by Judith Curry
“That’s your responsibility as a person, as a human being — to constantly be updating your positions on as many things as possible. And if you don’t contradict yourself on a regular basis, then you’re not thinking.” – Malcolm Gladwell
Brainpickings reports on a recent interview with Malcolm Gladwell, author of such bestselling books as The Tipping Point: How Little Things Can Make a Big Difference, Blink: The Power of Thinking Without Thinking , Outliers: The Story of Success , and David and Goliath: Underdogs, Misfits, and the Art of Battling Giants. I’ve read Blink; seems like I need to read David and Goliath also, although its not available on Kindle.
The entire interview can be linked to on the Brainpickings site, below are some excerpts from the interview:
Criticism is a privilege that you earn — it shouldn’t be your opening move in an interaction…
The notion that the only way you can critically engage with a person’s ideas is to take a shot at them, is to be openly critical — this is actually nonsense. Some of the most effective ways in which you deal with someone’s idea are to treat them completely at face value, and with an enormous amount of respect. That’s actually a faster way to engage with what they’re getting at than to lob grenades in their direction…
If you’re going to hold someone to what they believe, make sure you accurately represent what they believe.
JC comment: some lessons here for blogospheric discussion.
What we call tolerance in this country, and pat ourselves on the back for, is the lamest kind of tolerance. What we call tolerance in this country is when people who are unlike us want to be like us, and when we decide to accept someone who is not like us and wants to be like us, we pat ourselves on the back… So when gays want to be like us and get married, we finally get around and say, “Oh, isn’t that courageous of me, to accept gay people for finally wanting to be like us.”
Sorry — you don’t get points for accepting someone who wants to be just like you. You get points for accepting someone who doesn’t want to be like you — that’s where the difficulty lies.
JC comment: The lack of tolerance for opposing perspectives in the climate debate is just staggering. Even more worrisome is that it is regarded as a ‘virtue’ to attack people with an opposing perspective.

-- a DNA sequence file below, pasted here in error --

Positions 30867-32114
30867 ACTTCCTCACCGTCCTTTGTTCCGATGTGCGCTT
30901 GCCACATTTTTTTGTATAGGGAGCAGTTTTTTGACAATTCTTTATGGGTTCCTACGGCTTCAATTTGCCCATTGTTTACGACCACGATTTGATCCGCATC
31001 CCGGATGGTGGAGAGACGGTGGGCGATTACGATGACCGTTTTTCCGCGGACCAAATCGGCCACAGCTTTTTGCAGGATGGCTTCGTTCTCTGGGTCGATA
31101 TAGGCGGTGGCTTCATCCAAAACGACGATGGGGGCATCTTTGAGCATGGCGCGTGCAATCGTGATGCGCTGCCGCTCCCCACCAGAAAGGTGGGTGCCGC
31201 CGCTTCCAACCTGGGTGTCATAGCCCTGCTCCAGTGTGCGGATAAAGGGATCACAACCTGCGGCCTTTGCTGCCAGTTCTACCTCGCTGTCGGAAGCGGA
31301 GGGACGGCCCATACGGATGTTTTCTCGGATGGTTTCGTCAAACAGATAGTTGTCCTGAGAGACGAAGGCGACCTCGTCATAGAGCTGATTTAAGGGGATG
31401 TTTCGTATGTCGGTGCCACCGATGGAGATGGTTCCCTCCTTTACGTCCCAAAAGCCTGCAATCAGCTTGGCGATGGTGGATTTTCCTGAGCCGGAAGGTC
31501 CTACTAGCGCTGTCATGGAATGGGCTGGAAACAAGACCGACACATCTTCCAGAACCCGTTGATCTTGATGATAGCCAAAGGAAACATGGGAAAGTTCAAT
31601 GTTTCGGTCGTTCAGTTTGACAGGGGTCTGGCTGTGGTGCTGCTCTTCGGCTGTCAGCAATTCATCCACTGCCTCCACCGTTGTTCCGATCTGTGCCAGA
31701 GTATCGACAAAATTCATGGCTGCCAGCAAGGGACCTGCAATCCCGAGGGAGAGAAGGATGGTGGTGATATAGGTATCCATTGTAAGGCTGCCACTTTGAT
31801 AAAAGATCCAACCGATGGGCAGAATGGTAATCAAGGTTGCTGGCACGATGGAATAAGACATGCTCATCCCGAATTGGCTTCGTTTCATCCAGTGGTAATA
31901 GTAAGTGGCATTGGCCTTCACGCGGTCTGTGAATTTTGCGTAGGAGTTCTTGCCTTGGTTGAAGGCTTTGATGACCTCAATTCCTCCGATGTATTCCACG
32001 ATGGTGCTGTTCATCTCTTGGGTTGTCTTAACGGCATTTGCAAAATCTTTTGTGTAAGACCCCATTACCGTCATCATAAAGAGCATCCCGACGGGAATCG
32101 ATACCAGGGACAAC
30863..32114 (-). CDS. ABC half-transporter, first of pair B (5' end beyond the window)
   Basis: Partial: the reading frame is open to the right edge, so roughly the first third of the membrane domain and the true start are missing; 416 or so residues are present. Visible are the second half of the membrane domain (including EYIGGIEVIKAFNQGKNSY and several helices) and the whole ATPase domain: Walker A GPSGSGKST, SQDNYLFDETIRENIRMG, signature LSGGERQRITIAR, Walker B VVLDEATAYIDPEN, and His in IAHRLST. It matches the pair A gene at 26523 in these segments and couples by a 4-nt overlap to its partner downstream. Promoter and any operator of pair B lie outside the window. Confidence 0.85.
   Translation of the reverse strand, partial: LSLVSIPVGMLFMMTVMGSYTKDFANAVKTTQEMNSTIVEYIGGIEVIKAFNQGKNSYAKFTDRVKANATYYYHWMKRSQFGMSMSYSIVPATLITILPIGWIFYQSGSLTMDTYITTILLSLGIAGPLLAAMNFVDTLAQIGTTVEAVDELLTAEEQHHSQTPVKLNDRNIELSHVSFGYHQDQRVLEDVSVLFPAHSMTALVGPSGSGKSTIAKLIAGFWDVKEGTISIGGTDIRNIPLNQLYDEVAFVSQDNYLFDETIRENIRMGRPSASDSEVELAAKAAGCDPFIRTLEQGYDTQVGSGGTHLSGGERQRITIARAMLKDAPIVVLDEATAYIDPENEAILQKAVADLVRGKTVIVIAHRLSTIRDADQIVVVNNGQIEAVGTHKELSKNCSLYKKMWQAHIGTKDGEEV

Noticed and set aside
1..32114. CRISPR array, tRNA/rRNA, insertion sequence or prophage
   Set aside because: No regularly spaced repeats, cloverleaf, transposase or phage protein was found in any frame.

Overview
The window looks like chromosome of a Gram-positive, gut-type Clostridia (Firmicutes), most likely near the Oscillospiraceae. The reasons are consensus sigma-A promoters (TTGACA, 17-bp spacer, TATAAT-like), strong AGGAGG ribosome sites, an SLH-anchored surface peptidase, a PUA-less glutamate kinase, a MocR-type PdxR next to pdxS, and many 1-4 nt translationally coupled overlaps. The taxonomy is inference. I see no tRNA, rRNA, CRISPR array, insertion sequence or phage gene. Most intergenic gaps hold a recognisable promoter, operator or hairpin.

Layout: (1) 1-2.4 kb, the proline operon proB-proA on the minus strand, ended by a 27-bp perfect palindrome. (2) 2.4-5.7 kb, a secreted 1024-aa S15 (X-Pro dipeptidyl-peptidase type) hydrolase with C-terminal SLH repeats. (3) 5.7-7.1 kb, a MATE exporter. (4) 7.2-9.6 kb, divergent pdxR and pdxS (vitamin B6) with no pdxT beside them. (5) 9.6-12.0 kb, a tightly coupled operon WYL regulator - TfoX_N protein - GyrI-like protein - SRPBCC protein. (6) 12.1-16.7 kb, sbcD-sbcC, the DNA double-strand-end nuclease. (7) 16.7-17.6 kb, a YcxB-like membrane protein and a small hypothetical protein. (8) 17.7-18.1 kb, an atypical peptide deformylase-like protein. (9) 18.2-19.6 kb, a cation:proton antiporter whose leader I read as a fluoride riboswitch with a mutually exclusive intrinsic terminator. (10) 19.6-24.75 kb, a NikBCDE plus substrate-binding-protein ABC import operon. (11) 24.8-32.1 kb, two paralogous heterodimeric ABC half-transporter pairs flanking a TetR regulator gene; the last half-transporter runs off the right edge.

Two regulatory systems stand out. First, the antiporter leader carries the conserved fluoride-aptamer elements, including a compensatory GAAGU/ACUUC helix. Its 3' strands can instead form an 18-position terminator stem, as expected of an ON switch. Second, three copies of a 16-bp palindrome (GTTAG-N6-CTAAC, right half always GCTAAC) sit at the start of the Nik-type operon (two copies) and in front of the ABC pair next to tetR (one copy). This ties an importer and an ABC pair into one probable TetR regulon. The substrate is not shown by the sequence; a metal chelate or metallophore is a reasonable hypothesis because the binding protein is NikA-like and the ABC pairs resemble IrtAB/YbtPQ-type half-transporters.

I feel I change my mind all the time. And I sort of feel that’s your responsibility as a person, as a human being — to constantly be updating your positions on as many things as possible. And if you don’t contradict yourself on a regular basis, then you’re not thinking.
If you create a system where you make it impossible, politically, for people to change [their] mind, then you’re in trouble.
In politics, candidates who change their minds are denigrated as ‘flip floppers’. Personally, I’m fine with candidates who change their mind as a result of new evidence and/or actually thinking; changing opinions in response to political expediency is something that is rightfully criticized.
In science, changing your mind is arguably a virtue – it reflects consideration of new evidence and active reasoning about the new evidence. However, there are numerous sociopsychological factors in science that discourage changing your mind, since egos and reputations get tied up in a particular interpretation.
When politics and ‘consensus’ enforcement come into play, it becomes very difficult for scientists to publicly change their mind. To say that we are in trouble in the climate debate because of this is an understatement.
There is enormous pressure for climate scientists to conform to the so-called consensus. This pressure comes not only from politicians, but from federal funding agencies, universities and professional societies, and scientists themselves who are green activists and advocates. Reinforcing this consensus are are strong monetary, reputational, and authority interests.
The closing of minds on the climate change issue is a tragedy for both science and society.